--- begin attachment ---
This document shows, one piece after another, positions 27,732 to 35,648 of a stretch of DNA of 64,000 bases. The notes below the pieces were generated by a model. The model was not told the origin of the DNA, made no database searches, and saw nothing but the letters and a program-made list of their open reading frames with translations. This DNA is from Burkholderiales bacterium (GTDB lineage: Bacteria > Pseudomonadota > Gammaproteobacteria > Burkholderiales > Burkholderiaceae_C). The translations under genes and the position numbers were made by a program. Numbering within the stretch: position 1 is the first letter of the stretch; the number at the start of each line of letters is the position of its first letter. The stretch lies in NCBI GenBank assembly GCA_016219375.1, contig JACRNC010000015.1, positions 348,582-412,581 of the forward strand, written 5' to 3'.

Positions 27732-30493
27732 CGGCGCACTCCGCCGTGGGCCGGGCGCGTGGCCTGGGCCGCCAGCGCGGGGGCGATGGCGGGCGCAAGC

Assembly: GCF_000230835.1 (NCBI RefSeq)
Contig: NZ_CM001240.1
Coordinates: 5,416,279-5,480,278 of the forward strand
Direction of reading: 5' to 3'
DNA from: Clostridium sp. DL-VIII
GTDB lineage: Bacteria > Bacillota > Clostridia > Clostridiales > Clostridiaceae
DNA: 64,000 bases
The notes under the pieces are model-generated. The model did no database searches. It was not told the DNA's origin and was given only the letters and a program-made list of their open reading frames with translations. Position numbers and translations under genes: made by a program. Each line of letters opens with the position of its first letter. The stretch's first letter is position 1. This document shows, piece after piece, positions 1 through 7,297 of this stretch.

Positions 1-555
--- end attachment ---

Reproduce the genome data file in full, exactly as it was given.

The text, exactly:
This document shows, one piece after another, positions 27,732 to 35,648 of a stretch of DNA of 64,000 bases. The notes below the pieces were generated by a model. The model was not told the origin of the DNA, made no database searches, and saw nothing but the letters and a program-made list of their open reading frames with translations. This DNA is from Burkholderiales bacterium (GTDB lineage: Bacteria > Pseudomonadota > Gammaproteobacteria > Burkholderiales > Burkholderiaceae_C). The translations under genes and the position numbers were made by a program. Numbering within the stretch: position 1 is the first letter of the stretch; the number at the start of each line of letters is the position of its first letter. The stretch lies in NCBI GenBank assembly GCA_016219375.1, contig JACRNC010000015.1, positions 348,582-412,581 of the forward strand, written 5' to 3'.

Positions 27732-30493
27732 CGGCGCACTCCGCCGTGGGCCGGGCGCGTGGCCTGGGCCGCCAGCGCGGGGGCGATGGCGGGCGCAAGC

Assembly: GCF_000230835.1 (NCBI RefSeq)
Contig: NZ_CM001240.1
Coordinates: 5,416,279-5,480,278 of the forward strand
Direction of reading: 5' to 3'
DNA from: Clostridium sp. DL-VIII
GTDB lineage: Bacteria > Bacillota > Clostridia > Clostridiales > Clostridiaceae
DNA: 64,000 bases
The notes under the pieces are model-generated. The model did no database searches. It was not told the DNA's origin and was given only the letters and a program-made list of their open reading frames with translations. Position numbers and translations under genes: made by a program. Each line of letters opens with the position of its first letter. The stretch's first letter is position 1. This document shows, piece after piece, positions 1 through 7,297 of this stretch.

Positions 1-555